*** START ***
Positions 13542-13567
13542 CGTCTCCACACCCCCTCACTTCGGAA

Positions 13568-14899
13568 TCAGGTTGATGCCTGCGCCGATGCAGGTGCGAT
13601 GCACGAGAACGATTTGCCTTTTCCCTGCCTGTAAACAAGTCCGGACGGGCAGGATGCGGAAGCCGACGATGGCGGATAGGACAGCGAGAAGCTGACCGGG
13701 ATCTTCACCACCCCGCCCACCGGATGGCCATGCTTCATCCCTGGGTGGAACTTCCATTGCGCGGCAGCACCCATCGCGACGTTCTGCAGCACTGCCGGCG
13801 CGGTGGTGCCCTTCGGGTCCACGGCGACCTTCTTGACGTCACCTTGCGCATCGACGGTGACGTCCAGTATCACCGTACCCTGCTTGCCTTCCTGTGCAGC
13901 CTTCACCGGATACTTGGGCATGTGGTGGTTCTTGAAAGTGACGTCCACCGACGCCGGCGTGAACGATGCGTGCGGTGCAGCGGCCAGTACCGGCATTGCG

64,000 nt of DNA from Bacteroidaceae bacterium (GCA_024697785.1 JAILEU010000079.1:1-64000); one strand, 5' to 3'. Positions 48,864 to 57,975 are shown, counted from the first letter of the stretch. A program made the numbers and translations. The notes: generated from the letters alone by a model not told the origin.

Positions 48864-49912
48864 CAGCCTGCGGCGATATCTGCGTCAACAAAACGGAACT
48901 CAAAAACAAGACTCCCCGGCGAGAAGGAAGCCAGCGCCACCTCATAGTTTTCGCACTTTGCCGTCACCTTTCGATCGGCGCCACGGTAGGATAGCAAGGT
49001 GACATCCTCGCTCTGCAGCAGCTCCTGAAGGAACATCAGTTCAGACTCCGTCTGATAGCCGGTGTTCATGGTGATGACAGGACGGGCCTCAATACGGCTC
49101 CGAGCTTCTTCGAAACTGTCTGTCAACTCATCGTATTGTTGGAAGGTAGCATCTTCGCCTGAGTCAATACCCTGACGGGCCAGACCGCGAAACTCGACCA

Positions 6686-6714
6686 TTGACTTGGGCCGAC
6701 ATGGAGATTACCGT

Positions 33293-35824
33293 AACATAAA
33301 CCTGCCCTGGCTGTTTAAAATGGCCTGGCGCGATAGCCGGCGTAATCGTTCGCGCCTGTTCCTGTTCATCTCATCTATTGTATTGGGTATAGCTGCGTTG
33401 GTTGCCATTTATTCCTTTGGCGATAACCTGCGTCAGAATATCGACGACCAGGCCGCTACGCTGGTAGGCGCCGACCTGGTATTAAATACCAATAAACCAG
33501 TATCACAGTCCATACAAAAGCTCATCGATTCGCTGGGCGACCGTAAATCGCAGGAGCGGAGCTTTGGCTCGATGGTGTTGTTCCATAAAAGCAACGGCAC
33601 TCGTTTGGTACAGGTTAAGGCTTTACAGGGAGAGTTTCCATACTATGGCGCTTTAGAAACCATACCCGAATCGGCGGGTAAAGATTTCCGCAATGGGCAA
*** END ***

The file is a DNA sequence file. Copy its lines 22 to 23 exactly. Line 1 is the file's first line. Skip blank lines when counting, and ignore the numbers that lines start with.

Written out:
33501 TATCACAGTCCATACAAAAGCTCATCGATTCGCTGGGCGACCGTAAATCGCAGGAGCGGAGCTTTGGCTCGATGGTGTTGTTCCATAAAAGCAACGGCAC
33601 TCGTTTGGTACAGGTTAAGGCTTTACAGGGAGAGTTTCCATACTATGGCGCTTTAGAAACCATACCCGAATCGGCGGGTAAAGATTTCCGCAATGGGCAA